More than half of all employers have been put off hiring someone because of embarrassing photographs and outbursts on social networking websites, it emerged last week.
Employers are carrying out "reviews" of candidates' online profiles to size up their personalities before deciding whether to employ them.
The trend was revealed in research carried out at the University of Edinburgh into how the rise of online social networking has added extra stresses to people's lives.
Researchers found that more than half of employers they spoke to during the study had decided against hiring someone after checking their profiles on sites such as Facebook and Twitter.
The study, by the University of Edinburgh Business School, found that the more groups of people in someone's Facebook friends list, the greater potential there is to cause offence.
They found that in particular, adding employers or parents resulted in the greatest anxiety.
Researchers say that stress usually arises when a person presents a version of themselves on Facebook that is unacceptable to some of their online "friends", such as posts displaying behaviour such as swearing, recklessness, drinking and smoking.
But business chiefs say that viewing a person's social media profiles can be as useful as a reference.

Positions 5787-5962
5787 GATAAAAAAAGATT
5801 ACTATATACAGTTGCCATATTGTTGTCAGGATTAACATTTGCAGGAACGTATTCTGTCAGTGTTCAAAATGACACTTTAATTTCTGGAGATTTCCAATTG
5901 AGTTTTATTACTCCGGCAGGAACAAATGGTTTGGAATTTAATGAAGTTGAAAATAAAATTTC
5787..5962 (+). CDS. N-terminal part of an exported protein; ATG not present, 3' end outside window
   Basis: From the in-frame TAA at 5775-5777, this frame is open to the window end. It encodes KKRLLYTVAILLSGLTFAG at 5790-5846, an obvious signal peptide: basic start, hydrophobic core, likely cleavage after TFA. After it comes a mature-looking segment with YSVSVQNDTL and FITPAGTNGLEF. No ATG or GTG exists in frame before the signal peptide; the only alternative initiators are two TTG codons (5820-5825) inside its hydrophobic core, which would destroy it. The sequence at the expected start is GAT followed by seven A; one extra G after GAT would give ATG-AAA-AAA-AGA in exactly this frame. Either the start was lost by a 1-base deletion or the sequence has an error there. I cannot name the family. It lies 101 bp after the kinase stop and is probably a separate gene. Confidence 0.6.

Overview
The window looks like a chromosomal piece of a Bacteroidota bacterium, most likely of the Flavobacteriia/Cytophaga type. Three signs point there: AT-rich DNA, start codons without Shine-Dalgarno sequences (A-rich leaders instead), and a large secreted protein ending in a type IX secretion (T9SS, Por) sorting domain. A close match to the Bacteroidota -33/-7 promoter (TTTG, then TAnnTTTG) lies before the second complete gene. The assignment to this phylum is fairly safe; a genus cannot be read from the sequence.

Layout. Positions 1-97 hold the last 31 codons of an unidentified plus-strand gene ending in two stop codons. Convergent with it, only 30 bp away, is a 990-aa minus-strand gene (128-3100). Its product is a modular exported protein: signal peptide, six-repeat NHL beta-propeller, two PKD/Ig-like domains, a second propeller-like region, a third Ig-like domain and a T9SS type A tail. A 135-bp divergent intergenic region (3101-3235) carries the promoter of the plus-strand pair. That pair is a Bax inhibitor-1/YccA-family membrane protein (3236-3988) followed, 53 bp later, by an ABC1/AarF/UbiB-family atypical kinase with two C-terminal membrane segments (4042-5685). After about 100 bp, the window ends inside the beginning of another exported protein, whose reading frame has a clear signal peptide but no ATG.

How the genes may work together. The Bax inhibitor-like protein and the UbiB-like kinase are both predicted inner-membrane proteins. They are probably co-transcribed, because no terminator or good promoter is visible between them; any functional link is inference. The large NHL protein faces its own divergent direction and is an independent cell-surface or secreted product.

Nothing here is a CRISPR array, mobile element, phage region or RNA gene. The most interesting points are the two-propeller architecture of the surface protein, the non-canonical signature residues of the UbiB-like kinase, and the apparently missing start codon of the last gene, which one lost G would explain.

David Lonsdale, assistant director of CBI Scotland, said: "A review of an applicant's online profile can play the same role as a reference, helping flesh out their CV.
However, it will rarely reveal anything other than the odd 'wacky' picture.
The majority of firms continue to rely on the combination of CV and interviews to find the right person." Ian Bull, of recruitment firm Reed, said: "It is important to remember that while someone's social media profile, in particular LinkedIn, is important, it can only ever tell so much of the story."
The report also discovered that more people are Facebook friends with their ex-partners than with their current one.
Only 56 per cent of users were friends with their partner online, compared with 64 per cent who were friends with their exes.
Ben Marder, author of the report and early career fellow in marketing at the Business School, said: "Facebook used to be like a great party for all your friends where you can dance, drink and flirt.
But now with your mum, dad and boss there, the party becomes an anxious event full of potential social landmines."